Groundwater

Recent: The Napa County Groundwater Sustainability Agency (GSA) meets once a month per their adopted calendar PDF. Videos, agendas, and meeting materials can be found on the GSA’s agendas and minutes web page.

On June 9, 2020, the GSA appointed 25 members to its Groundwater Sustainability Plan Advisory Committee (GSPAC). The GSPAC was created to advise the GSA Board of Directors on the preparation of a Groundwater Sustainability Plan (GSP), with policies and recommendations to manage the groundwater within the Napa Valley Groundwater Subbasin to ensure its long-term protection and availability. The GSPAC is tasked to submit a recommended GSP to the GSA Board of Directors for their consideration no later than November 1, 2021. The GSPAC meets on the 2nd Thursday of each month at 1:30 pm. GSPAC agendas, minutes, and meeting materials are available on their agendas and minutes web page.

Your input is very important and will help improve the various ways groundwater information and education programs are offered to our community. 

To stay informed about GSA meetings and announcements, you can sign-up to be on the Napa County GSA email list.

Background

The 2014 Sustainable Groundwater Management Act (SGMA) provides a framework for sustainable management of groundwater resources by local authorities. The act established a timeline of 20 years to implement actions that achieve long-term groundwater sustainability. It protects existing surface water and groundwater rights and does not impact drought response measures. The Department of Water Resources (DWR) is in charge of the SGMA Program and has developed guidelines for local agencies to follow.

A Groundwater Sustainability Agency (GSA) was formed for the Napa Valley Subbasin in order to be in compliance with SGMA and DWR regulations, otherwise the Subbasin would be deemed "unmanaged." If a GSA was not formed, the State Water Resources Control Board (SWRCB) would be obligated to step in to monitor and manage groundwater users. The SWRCB could require all groundwater users within the Subbasin to install meters, report extractions, and pay fees to cover State costs.

On December 17, 2019, the Napa County Board of Supervisors adopted a resolution affirming the County’s intent to manage groundwater in the Napa Valley Subbasin and to form the Napa County Groundwater Sustainability Agency (GSA) for the Napa Valley Subbasin. The Sustainable Groundwater Management (SGMA) requires governments with high and medium priority basins to bring groundwater basins into balanced levels of pumping and recharge. Under SGMA, these basins should reach sustainability within 20 years of implementing their sustainability plans. Napa County has until January 31, 2022 to submit a Groundwater Sustainability Plan (GSP) for the Napa Valley Subbasin.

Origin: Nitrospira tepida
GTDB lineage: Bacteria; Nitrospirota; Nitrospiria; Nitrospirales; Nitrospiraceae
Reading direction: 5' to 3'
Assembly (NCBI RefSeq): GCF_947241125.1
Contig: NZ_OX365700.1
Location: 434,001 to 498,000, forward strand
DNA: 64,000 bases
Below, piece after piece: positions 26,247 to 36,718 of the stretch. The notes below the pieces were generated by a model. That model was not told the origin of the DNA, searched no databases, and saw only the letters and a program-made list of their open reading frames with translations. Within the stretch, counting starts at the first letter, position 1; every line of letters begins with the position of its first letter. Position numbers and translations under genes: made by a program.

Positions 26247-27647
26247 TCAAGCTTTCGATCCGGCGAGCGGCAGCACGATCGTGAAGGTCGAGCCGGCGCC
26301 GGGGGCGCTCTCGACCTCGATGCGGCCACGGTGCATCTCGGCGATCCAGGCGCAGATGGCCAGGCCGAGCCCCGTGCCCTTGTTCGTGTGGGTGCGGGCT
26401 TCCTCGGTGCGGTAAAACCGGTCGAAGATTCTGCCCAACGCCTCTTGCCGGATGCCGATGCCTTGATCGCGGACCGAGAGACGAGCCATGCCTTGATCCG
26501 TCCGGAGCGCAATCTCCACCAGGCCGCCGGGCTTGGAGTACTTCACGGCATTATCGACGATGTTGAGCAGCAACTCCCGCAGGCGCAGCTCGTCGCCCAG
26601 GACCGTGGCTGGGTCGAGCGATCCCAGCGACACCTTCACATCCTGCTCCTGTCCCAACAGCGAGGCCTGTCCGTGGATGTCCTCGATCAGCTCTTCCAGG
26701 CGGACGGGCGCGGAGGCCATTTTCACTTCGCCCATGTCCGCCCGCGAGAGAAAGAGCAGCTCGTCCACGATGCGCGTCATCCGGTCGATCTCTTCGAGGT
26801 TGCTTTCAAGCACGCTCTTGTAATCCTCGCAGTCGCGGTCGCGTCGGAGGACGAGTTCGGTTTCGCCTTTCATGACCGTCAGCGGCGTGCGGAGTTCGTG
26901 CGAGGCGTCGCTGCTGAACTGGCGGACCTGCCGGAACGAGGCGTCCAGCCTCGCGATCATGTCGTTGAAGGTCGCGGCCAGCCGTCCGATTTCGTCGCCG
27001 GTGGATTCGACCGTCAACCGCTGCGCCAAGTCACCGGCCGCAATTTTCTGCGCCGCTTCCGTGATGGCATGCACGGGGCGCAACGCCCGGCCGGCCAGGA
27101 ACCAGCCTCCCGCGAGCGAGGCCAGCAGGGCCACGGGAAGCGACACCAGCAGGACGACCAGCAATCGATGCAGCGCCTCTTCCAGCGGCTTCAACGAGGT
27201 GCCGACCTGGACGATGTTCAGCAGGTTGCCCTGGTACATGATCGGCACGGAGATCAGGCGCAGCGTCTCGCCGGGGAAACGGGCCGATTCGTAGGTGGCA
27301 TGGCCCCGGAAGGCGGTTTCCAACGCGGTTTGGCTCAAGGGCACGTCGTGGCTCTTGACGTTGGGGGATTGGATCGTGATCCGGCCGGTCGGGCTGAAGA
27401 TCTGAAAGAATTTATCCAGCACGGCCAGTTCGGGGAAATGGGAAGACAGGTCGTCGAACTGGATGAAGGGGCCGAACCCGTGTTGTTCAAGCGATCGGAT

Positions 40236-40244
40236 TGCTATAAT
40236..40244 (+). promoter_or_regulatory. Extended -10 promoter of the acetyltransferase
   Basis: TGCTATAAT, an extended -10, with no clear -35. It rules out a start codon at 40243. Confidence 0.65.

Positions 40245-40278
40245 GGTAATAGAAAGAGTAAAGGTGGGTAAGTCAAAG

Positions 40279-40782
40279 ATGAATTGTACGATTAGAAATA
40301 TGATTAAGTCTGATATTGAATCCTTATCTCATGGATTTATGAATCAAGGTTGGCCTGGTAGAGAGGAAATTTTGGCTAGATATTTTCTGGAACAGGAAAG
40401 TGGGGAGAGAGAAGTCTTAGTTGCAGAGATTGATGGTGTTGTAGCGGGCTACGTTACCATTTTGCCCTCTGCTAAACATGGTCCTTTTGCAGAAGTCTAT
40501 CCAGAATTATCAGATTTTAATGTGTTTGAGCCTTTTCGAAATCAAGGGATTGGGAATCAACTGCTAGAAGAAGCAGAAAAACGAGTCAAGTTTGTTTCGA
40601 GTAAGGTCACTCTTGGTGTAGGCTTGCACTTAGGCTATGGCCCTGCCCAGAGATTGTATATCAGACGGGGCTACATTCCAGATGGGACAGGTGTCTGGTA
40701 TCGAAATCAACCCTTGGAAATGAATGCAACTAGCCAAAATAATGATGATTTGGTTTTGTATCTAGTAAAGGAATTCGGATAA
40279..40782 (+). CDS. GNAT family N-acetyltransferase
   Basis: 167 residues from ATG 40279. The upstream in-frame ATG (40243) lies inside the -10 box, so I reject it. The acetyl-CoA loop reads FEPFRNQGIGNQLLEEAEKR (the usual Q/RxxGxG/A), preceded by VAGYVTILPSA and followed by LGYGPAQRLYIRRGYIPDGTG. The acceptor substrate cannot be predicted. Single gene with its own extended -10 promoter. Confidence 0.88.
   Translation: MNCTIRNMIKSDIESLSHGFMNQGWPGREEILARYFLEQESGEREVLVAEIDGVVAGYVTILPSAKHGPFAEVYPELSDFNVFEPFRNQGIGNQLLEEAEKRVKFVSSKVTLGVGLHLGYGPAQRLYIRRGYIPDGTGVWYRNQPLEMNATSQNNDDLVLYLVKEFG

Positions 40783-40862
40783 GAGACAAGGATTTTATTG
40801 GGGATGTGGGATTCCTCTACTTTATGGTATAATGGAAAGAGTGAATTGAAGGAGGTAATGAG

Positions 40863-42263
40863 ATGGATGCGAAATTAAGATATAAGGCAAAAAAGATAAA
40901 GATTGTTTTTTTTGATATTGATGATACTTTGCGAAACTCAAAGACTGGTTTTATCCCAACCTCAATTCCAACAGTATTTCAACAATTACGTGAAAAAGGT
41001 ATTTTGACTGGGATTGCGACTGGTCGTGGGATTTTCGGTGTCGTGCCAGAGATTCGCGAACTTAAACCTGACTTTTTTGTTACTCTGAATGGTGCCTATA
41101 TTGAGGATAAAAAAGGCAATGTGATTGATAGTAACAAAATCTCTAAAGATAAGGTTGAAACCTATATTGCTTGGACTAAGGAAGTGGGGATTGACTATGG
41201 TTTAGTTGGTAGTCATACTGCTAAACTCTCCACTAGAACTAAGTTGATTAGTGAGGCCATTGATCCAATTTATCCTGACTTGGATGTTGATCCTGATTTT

On January 7, 2020, the Napa County GSA held its first meeting. The agenda for this first meeting was to elect officers, appoint an executive officer, adopt a 2020 meeting calendar, and approve a resolution authorizing the submittal of a $2.6 million dollar grant application (PDF) to the Department of Water Resources (DWR) to support the development of a Groundwater Sustainability Plan for the Napa Valley Subbasin. On February 6, 2020, the Napa County GSA submitted notification (PDF) to the Department of Water Resources of their intent to prepare a Groundwater Sustainability Plan for the Napa Valley Subbasin.

Upcoming meetings of the Napa County GSA are shown on the GSA’s 2020 meeting calendar. GSA videos, agendas and meeting materials can be found on the GSA’s agendas and minutes webpage.

The Importance of Groundwater

Groundwater is a vital source of water supply in Napa County. Residents, businesses and agriculturists rely on groundwater, as do fish, wildlife and natural habitats. It is essential to:

  • Preserve the quality and availability of all local and imported water supplies
  • Sustain groundwater supplies to meet future needs and availability during drought conditions
  • Anticipate and avoid potential environmental effects due to the overuse of groundwater
  • Anticipate and take steps to avoid potential losses in long-term groundwater availability and quality.

Everyone in Napa County has a stake in protecting the County’s groundwater resources. Without sustainable groundwater resources, the character of the County would be significantly different in terms of its economy, communities, and ecology.

"Well Owners Guide, A guide for private well owners in Napa County (PDF)” is a new guide intended to make private well ownership a little easier, by alerting well owners of potential sources of contamination and the need for periodic water quality testing, by introducing the basics of proper well construction, destruction and maintenance, and informs well owners of their responsibilities in Napa County.